After three days on Martha’s Vineyard, MA, the part of the region I was perhaps most charmed by was the island of Chappaquiddick. Secluded, pristine beaches, beautiful sunsets, a 250-acre wildlife refuge. My son, age 8, caught his first fish there.
Chappaquiddick doesn’t yet have quite the exorbitant real estate or rental prices of the rest of the Vineyard. You can really commune with nature, and with the beach, find beautiful shells and spy exotic birds.
Above, left: Our son Alex aboard the On-Time Ferry between Edgartown and Chappaquiddick. Above, right: Our dog Shiloh playing with and pawing a live, sputtering fish on Chappaquiddick Island. (I took these photos with LG cell phone with camera and emailed them to my computer.)
It seems most beach destinations of my youth on the East Coast are now over-developed and over-crowded. This is one place that isn’t yet.
Do a Google search on Chappaquiddick and most of the links are to a long ago political scandal involving Senator Edward Kennedy in 1969 when he was 37 years old. He drove his car off the rail-less Dike Bridge, a young woman who was his passenger drowned, and he failed to report the accident for eight hours. Dig deep enough on images.google.com, and there are some fantastic photographs of Martha's Vineyard, and of Chappaquiddick by Philip Greenspun on Photo.net, along with an informative essay about Ted Kennedy's old haunts on the island. This photo appears courtesy of Greenspun. His site is well worth a gander -- artistic, professional, travel photography at its best.
Chappaquiddick is being discovered by a generation that wasn’t born in 1969, can’t remember or don't care that Senator Kennedy made the place notorious. Ironically, Bill and Hillary Clinton, with their presidential visits, made Martha's Vineyard quite chic. Edgartown and Vineyard Haven have many upscale cutesy shops -- expect to pay $20 for three sandwiches and three drinks. Hollywood celebrities "summer" there. "Where do Bill and Hillary like to vacation?" The New York Times asks in an attractive ad promoting its travel section online. Click, and you see an overview piece, "36 Hours in Martha's Vineyard," including a section on "Chappy," without mentioning the once-notorious incident at Dike Bridge.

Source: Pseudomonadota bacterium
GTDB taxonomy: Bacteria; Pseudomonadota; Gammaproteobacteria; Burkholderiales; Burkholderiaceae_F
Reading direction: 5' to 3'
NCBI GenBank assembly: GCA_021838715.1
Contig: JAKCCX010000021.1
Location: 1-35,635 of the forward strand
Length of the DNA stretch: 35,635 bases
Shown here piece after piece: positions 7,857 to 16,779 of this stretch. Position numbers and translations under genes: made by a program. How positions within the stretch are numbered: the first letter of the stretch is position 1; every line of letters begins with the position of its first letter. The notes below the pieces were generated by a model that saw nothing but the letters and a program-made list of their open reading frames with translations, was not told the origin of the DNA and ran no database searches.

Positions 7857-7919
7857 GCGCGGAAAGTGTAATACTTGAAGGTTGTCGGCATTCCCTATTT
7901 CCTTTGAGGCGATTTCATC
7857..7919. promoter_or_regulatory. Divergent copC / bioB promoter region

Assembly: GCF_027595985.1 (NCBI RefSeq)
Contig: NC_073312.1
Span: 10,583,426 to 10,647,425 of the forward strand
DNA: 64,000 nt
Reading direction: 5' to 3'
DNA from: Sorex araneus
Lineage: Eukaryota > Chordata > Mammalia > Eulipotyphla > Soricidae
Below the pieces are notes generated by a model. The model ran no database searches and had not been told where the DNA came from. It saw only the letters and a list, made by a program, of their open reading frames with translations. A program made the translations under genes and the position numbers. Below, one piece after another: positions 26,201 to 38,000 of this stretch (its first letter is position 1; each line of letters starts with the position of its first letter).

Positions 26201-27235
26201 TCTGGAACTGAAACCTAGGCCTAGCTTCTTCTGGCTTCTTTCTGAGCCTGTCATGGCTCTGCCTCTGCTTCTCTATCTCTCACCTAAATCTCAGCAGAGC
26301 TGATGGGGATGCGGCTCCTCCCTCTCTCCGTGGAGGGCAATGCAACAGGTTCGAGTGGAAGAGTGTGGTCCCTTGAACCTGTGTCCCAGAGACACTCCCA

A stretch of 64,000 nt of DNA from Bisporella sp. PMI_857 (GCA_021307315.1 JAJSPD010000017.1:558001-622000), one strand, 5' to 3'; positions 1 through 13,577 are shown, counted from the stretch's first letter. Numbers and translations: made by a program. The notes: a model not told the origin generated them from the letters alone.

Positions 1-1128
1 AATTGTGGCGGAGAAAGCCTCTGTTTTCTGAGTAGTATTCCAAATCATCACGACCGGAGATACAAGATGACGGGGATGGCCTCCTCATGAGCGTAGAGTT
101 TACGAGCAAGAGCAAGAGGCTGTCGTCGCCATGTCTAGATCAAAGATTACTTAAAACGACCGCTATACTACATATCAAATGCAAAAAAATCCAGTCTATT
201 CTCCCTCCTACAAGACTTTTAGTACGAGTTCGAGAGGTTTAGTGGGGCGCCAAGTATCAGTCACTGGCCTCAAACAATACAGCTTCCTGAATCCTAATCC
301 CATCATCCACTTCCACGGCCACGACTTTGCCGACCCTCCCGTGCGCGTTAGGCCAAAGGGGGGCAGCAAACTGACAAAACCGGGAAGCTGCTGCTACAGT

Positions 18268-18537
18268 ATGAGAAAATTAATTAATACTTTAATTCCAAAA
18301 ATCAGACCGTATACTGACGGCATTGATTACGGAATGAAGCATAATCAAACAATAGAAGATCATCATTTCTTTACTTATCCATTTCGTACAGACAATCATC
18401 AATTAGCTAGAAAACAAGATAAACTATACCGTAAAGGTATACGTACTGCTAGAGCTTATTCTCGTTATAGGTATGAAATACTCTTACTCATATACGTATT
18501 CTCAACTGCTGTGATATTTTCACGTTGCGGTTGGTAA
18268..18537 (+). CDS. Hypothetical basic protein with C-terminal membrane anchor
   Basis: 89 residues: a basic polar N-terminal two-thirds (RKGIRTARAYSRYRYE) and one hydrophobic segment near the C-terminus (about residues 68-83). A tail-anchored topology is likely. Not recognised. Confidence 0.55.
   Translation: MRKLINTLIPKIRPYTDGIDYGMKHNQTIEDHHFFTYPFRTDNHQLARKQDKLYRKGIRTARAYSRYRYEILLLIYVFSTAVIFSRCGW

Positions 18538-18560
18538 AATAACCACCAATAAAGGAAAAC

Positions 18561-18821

A visit to Dike Bridge at dusk, with the wind whistling through the reeds, remains creepy and spooky. My wife and son did not share my morbid interest in recalling the details of the Kennedy accident or retracing his path, but my wife did start telling ghost stories and my son, not easily frightened, got scared. Maybe the place is haunted.
Today, in our far more safety-conscious society, Dike Bridge has large railings around it. Big signs warn that only four-wheel drive, rough terrain vehicles are allowed across it, and that other vehicles are likely to get stuck in the sand. Even an inebriated senator might think twice before driving a big car across it. And just think if the island had been wired for telephone lines or wireless cell phones back then. For want of a phone call, some might say the Kennedy restoration to the presidency was lost.
- Martha’s Vineyard webcams
- Philip Greenspun's New England photo site, including artistic photos of Martha's Vineyard and Chappaquiddick, retracing Ted Kennedy's steps that fateful weekend.
- Great Escape: Wasque Beach on Chappaquiddick, one of the best beaches in New England, according to WHDH-TV, with video clip.
- "36 Hours in Martha's Vineyard," The New York Times.